Whatever happens, the Lib Dems won’t wake up on June 9th feeling as bad as they did after the last General Election.
The party’s fortunes have improved significantly since that voters administered a career-ending kicking to dozens of former MPs — but that doesn’t mean they should expect a huge increase in Parliamentary strength.
The Lib Dems could find themselves back in the old third party bind — racking up millions of votes, but rarely enough to actually win.
They’re defending 9 seats, including Richmond Park, seized from Zac Goldsmith with an extraordinary swing, a howl of Remainer protest.
That’s led them to choose some ambitious targets for June 8th. The Lib Dems would dearly love to depose prominent Labour leaver Kate Hoey in Vauxhall. Nearly four-fifths of her voters wanted to stay in the EU — but the Lib Dems would need an even bigger swing than they managed in Richmond.
More likely is Cambridge, where just 1-in-4 voted Leave, and a tiny swing would take the seat from Labour. Other good prospects include Twickenham, where Sir Vince Cable hopes to return to the Commons, and Bermondsey, where Sir Simon Hughes could have a tougher fight on his hands.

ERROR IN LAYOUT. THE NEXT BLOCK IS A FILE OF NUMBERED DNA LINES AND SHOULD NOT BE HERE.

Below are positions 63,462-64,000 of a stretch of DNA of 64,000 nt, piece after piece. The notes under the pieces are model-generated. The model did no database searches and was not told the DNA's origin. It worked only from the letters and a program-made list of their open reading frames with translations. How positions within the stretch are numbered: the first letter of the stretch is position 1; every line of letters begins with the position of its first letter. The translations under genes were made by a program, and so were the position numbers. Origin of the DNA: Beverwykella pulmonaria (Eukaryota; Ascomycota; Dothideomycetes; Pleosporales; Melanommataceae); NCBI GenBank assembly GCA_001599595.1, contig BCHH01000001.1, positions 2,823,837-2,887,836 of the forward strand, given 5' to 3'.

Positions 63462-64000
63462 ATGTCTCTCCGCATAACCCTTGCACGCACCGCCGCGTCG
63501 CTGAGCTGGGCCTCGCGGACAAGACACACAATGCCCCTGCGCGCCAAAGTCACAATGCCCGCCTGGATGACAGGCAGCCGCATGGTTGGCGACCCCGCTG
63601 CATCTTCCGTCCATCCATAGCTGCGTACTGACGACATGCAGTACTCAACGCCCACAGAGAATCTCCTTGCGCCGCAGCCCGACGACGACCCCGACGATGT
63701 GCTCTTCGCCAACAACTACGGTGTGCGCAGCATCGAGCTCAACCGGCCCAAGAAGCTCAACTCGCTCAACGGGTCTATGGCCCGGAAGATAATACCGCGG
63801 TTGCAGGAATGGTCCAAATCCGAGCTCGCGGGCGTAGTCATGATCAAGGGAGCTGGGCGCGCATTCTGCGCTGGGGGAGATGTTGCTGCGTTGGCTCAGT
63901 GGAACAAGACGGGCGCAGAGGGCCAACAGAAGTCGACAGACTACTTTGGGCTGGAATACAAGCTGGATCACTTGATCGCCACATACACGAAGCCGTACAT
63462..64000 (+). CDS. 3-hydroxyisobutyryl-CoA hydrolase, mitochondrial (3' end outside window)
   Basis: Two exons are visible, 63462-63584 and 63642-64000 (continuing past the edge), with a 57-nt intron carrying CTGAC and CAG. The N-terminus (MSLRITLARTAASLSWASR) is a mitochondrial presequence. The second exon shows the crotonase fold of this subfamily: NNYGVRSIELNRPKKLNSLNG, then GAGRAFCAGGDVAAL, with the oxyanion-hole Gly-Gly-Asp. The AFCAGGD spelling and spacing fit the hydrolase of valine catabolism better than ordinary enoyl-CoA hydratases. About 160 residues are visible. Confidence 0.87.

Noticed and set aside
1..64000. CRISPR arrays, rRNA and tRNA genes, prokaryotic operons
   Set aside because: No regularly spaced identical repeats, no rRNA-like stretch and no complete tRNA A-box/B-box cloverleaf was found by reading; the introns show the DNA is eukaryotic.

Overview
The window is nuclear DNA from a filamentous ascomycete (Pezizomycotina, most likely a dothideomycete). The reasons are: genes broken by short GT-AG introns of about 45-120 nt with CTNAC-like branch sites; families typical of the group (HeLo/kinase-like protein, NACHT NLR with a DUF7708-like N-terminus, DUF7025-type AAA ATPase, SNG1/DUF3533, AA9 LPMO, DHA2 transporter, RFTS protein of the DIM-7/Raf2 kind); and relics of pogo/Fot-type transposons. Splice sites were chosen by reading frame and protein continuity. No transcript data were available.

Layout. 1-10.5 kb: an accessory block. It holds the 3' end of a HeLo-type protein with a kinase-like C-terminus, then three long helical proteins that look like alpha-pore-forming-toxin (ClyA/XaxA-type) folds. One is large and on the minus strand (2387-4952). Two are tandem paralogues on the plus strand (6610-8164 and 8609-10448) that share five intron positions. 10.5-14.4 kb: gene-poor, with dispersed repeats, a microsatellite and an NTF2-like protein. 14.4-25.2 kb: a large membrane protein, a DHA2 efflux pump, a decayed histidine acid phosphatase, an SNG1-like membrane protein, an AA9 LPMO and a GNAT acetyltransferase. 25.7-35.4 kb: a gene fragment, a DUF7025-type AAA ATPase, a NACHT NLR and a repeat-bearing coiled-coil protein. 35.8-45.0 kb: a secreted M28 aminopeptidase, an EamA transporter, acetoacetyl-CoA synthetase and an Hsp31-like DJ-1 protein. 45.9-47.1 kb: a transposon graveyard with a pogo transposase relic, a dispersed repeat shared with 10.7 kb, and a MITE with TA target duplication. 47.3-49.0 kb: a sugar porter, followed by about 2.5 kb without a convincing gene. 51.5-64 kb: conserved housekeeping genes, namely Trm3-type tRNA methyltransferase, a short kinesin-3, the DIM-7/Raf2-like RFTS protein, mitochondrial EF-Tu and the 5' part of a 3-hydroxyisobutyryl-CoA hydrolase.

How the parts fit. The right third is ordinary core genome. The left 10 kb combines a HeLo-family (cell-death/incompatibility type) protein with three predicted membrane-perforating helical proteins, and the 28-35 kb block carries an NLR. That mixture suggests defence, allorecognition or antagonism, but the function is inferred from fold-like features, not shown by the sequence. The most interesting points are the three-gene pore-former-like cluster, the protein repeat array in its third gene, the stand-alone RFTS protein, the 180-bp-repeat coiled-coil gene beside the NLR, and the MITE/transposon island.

But outside London, the Lib Dems run into trouble. Their position as the voice of the 48% plays well in the Remain-voting capital, but the rest of southern England voted Leave, potentially putting other target seats beyond them.
St Ives, Torbay and Yeovil would all be vulnerable on any other day, but high Leave votes, combined with the mass desertion of UKIP voters for the Tories, could mean they’re out of reach.
Their only hope is to persuade Labour and Green voters to make a tactical switch but even then seats like Cheltenham and Burnley may stubbornly refuse to fall.
Some predictions see the Lib Dems winning millions of extra votes, but not a single extra seat. They got 18% in the local elections, yet lost seats overall. They will remain by some margin the fourth-biggest party at Westminster, struggling to be noticed in the chamber and on TV.
That would be hugely frustrating, but compared to two years ago any evidence of rising support will provide some comfort at least.